• iliopsoas;
  • psoas major;
  • camptocormia;
  • botulinum toxin A;
  • ultrasound-guidance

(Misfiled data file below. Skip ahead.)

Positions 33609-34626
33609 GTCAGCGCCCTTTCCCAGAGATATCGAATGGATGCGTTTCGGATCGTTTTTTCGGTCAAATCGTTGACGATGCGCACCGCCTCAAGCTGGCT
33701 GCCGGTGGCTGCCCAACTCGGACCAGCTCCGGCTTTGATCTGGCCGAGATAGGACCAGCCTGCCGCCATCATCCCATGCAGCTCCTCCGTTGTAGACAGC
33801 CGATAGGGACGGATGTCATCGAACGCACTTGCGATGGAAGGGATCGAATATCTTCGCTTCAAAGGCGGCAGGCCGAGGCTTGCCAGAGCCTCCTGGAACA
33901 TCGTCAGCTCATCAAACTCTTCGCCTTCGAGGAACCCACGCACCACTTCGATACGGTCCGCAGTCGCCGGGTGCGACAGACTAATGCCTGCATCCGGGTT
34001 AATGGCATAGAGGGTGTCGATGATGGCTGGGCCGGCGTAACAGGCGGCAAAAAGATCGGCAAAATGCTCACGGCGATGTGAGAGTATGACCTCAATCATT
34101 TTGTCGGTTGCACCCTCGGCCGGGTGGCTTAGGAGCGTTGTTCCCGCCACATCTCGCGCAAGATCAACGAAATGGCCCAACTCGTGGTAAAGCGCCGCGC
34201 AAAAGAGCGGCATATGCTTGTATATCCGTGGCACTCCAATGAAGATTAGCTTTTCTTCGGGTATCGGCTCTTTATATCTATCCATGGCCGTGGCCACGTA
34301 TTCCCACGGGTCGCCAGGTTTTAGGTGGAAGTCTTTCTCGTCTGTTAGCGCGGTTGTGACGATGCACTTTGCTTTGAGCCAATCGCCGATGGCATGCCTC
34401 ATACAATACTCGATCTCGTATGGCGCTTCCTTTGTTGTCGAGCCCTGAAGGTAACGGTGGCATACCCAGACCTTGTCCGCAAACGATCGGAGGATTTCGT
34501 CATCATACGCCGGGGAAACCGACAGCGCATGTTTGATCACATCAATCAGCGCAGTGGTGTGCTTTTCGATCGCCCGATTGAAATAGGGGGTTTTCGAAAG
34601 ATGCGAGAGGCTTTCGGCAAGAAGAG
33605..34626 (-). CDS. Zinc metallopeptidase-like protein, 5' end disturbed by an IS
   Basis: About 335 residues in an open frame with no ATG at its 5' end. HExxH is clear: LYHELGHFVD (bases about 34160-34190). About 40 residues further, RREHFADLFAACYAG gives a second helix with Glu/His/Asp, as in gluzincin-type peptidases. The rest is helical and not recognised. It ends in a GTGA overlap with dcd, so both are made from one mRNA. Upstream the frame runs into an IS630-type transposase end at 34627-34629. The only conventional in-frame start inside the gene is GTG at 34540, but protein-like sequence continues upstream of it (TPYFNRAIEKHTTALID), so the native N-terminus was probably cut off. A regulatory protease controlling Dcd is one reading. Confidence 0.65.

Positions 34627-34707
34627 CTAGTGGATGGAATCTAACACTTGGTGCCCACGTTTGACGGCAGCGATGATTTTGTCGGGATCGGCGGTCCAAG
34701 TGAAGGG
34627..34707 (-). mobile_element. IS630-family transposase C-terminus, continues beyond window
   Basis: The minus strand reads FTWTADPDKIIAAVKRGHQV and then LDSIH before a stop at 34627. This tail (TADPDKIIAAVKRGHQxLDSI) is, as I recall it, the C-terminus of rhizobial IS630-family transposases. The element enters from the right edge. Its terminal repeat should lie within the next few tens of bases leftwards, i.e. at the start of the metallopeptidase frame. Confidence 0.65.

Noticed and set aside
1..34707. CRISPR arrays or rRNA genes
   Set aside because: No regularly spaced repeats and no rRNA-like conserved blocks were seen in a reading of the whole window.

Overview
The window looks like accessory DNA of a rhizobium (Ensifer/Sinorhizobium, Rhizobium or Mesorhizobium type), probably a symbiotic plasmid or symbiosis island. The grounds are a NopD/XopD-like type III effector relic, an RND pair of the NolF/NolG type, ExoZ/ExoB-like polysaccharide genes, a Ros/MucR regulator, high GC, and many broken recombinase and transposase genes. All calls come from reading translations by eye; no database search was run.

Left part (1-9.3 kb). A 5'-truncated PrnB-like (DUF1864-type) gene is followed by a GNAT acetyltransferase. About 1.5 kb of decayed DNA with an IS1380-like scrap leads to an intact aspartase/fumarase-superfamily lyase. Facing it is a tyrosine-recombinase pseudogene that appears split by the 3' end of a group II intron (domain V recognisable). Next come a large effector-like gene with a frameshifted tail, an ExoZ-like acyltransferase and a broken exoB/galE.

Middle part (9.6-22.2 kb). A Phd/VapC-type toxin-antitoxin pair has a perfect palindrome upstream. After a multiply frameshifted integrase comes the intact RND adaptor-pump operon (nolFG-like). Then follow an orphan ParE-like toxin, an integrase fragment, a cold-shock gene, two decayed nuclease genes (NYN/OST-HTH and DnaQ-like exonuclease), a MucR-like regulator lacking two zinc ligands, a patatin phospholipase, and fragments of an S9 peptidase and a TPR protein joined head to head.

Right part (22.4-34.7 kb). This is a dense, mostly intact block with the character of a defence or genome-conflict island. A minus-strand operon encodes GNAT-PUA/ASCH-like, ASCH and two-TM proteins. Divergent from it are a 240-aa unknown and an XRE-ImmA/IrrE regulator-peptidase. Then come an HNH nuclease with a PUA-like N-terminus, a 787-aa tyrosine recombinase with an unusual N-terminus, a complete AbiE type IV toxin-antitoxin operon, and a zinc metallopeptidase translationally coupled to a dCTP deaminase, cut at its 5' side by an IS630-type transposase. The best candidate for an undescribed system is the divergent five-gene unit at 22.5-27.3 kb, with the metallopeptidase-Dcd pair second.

Camptocormia is characterized by an abnormal posture of the trunk with pronounced flexion of the thoraco-lumbar spine during standing and walking, which abates in a supine position. Treatment options for camptocormia are limited and mostly futile. Here, we report on the ultrasound-guided ventral injection of botulinum toxin A (BTX) into deep portions of the iliopsoas muscle in four parkinsonian patients with camptocormia as chief complaint. Using this novel and safe application technique, all patients received 500–1,500 MU of BTX per side in 4–6 month intervals. Treatment was generally well tolerated. At the highest dose, all patients complained of mild weakness of hip flexion. Standardized physical exam at follow-up visits, as well as self-assessment of patients, failed to show a relevant and lasting improvement of posture. In conclusion, injection of BTX into the iliopsoas does not appear to be a promising approach for the treatment of parkinsonism-associated camptocormia. © 2008 Movement Disorder Society